The Reconciliation of Filial Piety and Political Authority in Early China

Dao: A Journal of Comparative Philosophy 16 (2):187-203 (2017)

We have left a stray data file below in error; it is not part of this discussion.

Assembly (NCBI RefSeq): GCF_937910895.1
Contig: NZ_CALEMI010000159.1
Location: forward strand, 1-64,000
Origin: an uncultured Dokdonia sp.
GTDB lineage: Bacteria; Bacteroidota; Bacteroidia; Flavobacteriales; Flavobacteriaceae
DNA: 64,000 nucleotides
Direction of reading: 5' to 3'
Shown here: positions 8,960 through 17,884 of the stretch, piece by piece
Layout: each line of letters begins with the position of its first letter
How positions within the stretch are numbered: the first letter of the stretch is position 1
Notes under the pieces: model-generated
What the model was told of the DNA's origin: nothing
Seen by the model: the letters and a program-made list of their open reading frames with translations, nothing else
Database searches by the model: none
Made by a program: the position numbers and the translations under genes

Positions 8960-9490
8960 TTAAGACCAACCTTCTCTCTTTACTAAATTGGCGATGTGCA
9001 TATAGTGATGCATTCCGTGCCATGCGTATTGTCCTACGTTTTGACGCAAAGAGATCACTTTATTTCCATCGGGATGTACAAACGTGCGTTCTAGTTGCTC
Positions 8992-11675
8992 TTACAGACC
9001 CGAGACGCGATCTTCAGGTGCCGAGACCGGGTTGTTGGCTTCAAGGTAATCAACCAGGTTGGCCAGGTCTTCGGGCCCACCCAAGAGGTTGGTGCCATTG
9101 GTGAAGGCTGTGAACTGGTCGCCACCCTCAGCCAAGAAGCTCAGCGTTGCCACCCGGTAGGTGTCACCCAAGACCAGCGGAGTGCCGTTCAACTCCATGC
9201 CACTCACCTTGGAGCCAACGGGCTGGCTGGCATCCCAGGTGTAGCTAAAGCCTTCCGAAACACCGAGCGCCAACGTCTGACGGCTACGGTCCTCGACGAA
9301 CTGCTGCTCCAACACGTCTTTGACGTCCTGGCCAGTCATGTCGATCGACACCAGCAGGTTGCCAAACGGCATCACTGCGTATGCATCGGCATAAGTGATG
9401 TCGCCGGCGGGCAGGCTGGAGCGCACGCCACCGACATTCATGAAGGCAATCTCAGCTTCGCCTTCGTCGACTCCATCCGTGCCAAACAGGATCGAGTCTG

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This essay traces changes in the relationship between filial piety and loyalty in early China. During the Spring and Autumn and early-mid Warring States periods, a conflict existed between the two values. Confucian thinkers such as Confucius and Mencius put a priority on filial piety, while Shang Yang 商鞅 regarded it detrimental to the state. However, scholars later tended to reconcile the values, as is evident in the Xiaojing 孝經 and the “Zhongxiao 忠孝” chapter of the Hanfeizi 韓非子. The two texts reconcile filial piety with political authority, and show that the two values are based on the same foundation. Ancient Chinese legal documents are in agreement with the same trend. Early Chinese governments made unfiliality illegal and permitted the head of a family to have very strong authority over other members of the household. Still, governments maintained control of individual households by putting the head of the family’s authority under political authority.



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